Would you take a trip without a map? Of course not. This year is nearly over and you might be looking at the New Year and setting resoutions with skepticism. We think we can create a resolution and get there just because we want to. It doesn't work that way. The reason most resolutions fail is because they are simply notions centered on “getting” something and not grounded in the root of what drives people - authenticity and values.
12 Reso-YOU-tions for Results in 2019
1. Write down your goals. Studies show that people who write down their intentions reach them far more than those who don’t.
2. Define what you will let go of. What’s the head trash that inserts itself in your life every time you want to make a leap? Sometimes we need to eliminate before we can add.
3. Define who you will let go of. People are toxic too. Who would you be without negative influence?
4. Sure up a financial safety net. Max out your 401(k) contributions....
I have a client who is struggling with the impending death of her father. Watching someone you love suffer and decline is excruciatingly painful. You want to help but you can’t. You want to escape the struggle with your own mortality but you can’t. And family members commence friction with each other that was never there before.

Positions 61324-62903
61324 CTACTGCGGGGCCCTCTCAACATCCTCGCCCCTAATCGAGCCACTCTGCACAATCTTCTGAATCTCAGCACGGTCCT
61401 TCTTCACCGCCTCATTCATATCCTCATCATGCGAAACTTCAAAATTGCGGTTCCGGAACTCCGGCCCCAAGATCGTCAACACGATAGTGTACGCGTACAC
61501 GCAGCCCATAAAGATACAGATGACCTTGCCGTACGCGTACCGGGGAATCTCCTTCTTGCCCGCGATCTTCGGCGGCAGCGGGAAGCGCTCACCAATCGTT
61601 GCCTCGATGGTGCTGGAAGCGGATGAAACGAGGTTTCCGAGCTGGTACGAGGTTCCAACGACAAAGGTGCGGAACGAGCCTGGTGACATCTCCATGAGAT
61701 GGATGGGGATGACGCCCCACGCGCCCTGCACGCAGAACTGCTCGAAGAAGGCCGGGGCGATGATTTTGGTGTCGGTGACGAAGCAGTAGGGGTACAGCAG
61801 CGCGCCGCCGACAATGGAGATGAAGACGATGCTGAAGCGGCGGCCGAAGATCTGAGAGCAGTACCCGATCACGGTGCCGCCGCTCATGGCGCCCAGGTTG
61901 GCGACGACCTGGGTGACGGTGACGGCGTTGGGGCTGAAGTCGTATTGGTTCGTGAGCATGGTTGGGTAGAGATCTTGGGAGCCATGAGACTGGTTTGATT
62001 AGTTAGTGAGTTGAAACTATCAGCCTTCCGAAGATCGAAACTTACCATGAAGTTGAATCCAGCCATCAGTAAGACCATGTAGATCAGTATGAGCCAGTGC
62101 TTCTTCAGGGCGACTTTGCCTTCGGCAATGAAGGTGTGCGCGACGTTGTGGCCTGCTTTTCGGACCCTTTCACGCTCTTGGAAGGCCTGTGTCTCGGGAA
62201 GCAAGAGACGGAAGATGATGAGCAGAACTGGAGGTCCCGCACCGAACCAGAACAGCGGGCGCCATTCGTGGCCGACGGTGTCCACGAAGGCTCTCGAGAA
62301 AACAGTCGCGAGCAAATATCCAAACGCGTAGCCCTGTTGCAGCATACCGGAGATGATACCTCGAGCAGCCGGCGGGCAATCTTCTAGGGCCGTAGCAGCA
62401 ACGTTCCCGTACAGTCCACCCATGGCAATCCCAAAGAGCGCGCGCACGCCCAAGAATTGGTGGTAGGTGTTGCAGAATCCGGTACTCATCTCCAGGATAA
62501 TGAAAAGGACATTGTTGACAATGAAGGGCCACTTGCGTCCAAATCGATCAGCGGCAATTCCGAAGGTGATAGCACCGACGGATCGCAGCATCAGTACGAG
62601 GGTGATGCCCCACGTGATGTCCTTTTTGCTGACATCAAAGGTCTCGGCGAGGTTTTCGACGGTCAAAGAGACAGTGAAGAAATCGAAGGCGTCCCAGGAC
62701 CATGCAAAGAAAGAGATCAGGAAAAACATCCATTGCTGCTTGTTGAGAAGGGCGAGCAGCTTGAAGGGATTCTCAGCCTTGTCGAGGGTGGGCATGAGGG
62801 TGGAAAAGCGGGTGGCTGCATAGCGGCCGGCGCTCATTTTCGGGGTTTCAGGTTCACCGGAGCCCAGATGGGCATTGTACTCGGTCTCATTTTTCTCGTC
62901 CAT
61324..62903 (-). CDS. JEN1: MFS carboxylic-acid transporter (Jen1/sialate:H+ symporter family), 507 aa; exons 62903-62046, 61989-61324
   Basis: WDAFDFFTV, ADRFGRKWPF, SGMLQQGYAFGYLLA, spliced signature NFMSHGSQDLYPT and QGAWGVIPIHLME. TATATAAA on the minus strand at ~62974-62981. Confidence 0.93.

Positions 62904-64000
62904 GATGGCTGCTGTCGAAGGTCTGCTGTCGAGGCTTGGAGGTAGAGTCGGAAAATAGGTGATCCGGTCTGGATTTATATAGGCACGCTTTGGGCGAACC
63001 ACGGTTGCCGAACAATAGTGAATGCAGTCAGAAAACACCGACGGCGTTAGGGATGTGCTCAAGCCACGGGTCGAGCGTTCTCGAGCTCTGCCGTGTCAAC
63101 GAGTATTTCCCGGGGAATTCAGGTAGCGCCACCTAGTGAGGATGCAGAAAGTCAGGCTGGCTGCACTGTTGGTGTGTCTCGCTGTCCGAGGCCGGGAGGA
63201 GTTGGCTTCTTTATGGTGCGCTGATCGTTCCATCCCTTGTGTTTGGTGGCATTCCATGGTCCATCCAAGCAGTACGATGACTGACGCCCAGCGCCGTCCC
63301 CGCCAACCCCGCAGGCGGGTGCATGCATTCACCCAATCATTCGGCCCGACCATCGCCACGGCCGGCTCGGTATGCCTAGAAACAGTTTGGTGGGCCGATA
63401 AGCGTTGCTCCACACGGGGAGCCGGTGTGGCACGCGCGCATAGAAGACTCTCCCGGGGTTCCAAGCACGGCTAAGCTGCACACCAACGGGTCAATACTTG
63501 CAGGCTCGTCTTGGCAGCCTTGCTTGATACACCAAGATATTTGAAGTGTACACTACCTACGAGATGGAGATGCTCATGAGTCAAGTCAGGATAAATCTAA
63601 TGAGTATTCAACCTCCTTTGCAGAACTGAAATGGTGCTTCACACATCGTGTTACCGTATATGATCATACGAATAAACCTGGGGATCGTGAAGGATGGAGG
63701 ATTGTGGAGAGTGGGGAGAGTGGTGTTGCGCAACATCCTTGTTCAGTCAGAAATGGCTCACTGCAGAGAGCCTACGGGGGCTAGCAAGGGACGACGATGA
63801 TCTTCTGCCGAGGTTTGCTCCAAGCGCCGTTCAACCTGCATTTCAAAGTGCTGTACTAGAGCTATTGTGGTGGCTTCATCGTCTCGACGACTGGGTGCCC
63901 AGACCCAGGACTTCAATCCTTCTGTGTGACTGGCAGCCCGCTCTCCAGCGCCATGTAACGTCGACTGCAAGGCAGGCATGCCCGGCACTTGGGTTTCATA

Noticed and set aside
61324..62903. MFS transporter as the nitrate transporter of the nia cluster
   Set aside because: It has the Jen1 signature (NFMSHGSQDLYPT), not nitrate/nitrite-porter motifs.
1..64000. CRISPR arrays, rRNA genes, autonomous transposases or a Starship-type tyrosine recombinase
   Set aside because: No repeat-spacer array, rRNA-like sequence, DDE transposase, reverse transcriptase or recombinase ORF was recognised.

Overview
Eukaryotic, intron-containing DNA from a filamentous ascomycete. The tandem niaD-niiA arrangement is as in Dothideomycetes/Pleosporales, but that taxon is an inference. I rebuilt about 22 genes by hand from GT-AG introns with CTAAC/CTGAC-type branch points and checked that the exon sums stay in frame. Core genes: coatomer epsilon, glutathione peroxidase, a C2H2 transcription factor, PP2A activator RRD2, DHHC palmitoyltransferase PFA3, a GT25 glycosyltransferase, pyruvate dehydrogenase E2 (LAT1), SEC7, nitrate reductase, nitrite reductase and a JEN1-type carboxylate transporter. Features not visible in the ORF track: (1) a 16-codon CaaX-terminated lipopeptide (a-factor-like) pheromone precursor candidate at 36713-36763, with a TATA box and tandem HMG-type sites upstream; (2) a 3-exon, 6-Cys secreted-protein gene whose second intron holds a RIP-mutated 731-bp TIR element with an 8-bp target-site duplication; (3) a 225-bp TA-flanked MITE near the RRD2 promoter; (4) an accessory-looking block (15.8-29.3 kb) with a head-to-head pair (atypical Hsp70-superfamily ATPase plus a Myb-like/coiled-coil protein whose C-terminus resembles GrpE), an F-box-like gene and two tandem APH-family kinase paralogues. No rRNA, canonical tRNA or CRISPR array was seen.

There is no textbook on how to deal with a dying parent but one book I recommend made a big difference for me in shepherding my children through the death of their father. It’s called The Four Things That Matter Most.
We can’t change the fact that we all will die someday. None of us are getting out of this alive. But we can be alongside someone who is dying. It is enough. We need not fill the silence with chatter. We need not feel inadequate because we can’t fix things or afraid of the human process. Embrace acceptance. Death is part of life. Being there is enough. “I can’t change this for you but may I...